Gina Blitstein Article
|Gina Blitstein combines her insight as a fellow small business owner with her strong communication skills, exploring topics that enhance your business efforts. That first-hand knowledge, matched with an insatiable curiosity to know more about just about anything, makes her a well-rounded writer with a sincere desire to engage and inform.|
Staffing Your Startup for Success
When embarking upon a brand new business, it’s likely you’ll need to hire some staff. That may seem a daunting task, however. You may wonder how to attract people to work at a new business without a track record. You may wonder if your business will get up to speed quickly enough to bring in the money to pay the employees you’ll need to hire. These are legitimate questions to consider as you face your startup’s opening day. Let’s explore some ways to deal with the challenges that come with staffing your newly-formed business with high quality personnel.
Clearly Articulate Your Company and Vision
No one wants to work for a vague idea. Even though your startup is new and untried, it can - and should - have a solid game plan. The better thought-out and organized your vision, the easier it will be to share that passion with potential employees. Your enthusiasm for your company’s planned trajectory will certainly be contagious, causing others to want to be a part of it. When you clearly articulate your ultimate goal, employees will actually be able to envision their own role in the organization and its success.
Make Yourself an Attractive Employer
Be the kind of business that employees want to work with. What you can’t necessarily offer in monetary compensation, you may be able to offer in alternative forms. Flexible hours, remote work, profit sharing, other generous employment policies can be very attractive to employees - especially those who are interested in joining your team for the long haul. It may be worth it to them to grow with the opportunity your business represents.
In the same way that you want potential employees to take a chance on your new, unproven business, be open to hiring less-experienced people. The obvious rationale is that employees with less experience will have lower salary requirements. Beyond that, there’s another distinct advantage in hiring employees with less experience: They don’t have different or bad habits to unlearn. They are a clean slate that you can train in accordance with your business’ requirements. Look for general talents and skills; enthusiasm and willingness to learn. You can customize training to build your ideal employees from the ground up. Trust your instincts and hire based on observable character traits and/or a sense of their potential.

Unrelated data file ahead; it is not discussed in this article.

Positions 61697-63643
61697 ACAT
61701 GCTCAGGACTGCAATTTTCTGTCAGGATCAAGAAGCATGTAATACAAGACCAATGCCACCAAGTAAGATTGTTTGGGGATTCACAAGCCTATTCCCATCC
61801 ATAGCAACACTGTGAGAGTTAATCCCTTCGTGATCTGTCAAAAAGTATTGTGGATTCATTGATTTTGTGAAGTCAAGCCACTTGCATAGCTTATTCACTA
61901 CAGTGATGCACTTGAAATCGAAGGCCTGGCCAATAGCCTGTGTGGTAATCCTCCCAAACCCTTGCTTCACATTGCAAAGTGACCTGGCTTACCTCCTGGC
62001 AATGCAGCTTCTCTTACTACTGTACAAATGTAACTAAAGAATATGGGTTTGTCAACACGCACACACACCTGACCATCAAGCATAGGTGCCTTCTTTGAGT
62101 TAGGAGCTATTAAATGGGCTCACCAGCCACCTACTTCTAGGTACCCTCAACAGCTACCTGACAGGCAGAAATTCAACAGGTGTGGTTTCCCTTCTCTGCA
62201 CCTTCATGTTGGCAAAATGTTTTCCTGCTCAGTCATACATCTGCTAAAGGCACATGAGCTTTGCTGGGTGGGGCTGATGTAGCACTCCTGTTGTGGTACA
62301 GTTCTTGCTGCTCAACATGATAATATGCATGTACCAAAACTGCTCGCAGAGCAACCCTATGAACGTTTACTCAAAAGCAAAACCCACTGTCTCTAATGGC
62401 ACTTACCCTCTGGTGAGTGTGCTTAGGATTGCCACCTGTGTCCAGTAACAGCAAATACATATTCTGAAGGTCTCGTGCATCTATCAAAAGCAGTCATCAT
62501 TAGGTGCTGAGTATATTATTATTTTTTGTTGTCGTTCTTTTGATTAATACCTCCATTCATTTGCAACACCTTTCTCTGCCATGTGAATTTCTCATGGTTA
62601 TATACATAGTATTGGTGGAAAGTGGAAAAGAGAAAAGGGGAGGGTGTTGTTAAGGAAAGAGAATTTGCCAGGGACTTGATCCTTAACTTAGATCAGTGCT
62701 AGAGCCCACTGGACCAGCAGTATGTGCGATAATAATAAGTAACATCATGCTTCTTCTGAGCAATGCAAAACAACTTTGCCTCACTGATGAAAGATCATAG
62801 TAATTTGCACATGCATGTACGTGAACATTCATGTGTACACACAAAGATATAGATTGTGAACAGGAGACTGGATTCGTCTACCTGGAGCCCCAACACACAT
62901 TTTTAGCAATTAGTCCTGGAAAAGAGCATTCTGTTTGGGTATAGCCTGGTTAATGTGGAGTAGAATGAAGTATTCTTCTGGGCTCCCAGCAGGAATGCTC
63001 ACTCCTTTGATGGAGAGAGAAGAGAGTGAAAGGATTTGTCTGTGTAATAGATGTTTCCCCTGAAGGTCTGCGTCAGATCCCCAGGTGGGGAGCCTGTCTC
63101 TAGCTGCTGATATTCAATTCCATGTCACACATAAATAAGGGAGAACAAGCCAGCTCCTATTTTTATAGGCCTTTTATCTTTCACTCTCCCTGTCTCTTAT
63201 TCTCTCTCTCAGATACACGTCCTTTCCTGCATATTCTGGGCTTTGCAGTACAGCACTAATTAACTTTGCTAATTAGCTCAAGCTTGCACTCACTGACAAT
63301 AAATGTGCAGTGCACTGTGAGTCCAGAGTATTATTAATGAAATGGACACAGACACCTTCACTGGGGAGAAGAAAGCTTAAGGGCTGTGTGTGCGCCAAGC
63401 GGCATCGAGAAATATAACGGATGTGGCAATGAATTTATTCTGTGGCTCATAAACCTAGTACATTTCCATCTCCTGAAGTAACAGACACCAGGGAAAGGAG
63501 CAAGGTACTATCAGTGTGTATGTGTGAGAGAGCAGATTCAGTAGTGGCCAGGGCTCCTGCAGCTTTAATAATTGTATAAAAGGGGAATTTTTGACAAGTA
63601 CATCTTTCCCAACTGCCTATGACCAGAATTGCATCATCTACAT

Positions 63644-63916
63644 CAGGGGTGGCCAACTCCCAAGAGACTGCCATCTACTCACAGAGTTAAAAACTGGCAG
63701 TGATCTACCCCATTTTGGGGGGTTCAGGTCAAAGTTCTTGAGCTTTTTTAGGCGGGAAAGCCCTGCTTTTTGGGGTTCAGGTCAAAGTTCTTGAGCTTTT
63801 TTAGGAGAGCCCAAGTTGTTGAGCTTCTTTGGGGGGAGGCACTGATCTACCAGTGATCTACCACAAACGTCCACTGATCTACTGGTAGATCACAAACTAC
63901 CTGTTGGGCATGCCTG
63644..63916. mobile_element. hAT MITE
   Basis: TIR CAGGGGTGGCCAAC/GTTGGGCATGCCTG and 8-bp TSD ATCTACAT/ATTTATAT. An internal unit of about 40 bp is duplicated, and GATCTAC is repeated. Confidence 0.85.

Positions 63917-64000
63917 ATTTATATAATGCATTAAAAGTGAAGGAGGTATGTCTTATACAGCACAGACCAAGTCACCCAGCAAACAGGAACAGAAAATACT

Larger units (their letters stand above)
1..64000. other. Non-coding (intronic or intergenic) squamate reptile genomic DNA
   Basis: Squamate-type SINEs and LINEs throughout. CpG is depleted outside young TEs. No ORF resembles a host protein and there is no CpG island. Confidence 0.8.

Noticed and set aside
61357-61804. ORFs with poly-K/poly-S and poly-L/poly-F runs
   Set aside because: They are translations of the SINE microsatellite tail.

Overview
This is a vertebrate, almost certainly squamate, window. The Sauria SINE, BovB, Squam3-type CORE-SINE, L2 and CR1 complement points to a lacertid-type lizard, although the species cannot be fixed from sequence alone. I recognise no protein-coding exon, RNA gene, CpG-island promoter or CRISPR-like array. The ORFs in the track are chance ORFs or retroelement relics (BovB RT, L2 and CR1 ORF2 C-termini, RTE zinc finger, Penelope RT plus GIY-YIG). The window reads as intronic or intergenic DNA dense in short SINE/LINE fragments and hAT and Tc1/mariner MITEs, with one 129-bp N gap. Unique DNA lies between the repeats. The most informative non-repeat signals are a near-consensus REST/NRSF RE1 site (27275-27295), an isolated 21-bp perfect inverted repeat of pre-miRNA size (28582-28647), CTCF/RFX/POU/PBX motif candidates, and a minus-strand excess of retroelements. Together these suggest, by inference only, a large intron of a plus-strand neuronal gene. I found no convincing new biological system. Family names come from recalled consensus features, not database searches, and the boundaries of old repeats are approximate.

A business’ first staff has a tremendous impact on a company’s culture, operational style, message and ultimate success. Those who are enthusiastic about jumping aboard a startup are likely to be invested enough in the mission to freely offer their opinions and perhaps alternative skills to the cause. By no means should an employer take advantage of this enthusiasm - or even ask for it - but when it is offered, accept it for the bonus that it is. Enthusiastic employees may offer to spread the word about your business on social media, help design your logo or set up your website. These initial gestures will help you get up and running while at the same time providing an opportunity for early employees to “opt-in” on a deeper level and gain a sense of ownership of and pride in the business.
A startup is an unknown entity for you as well as for the employees you’ll need to hire to get things going. When you can enthusiastically articulate your vision, you’ll attract people who want in on the challenge and who are willing to work to achieve it. Be as creative as possible with employee compensation while you ramp up. Look for employees who have the raw materials, if not the complete skill set necessary, as you build and customize your team. Make the most of your fledgling staff’s enthusiasm, while rewarding them with the opportunity to share in a sense of pride of the business’ success. You’ll be well on your way to growing to startup to going strong!
How have you found and compensated your startup’s staff?
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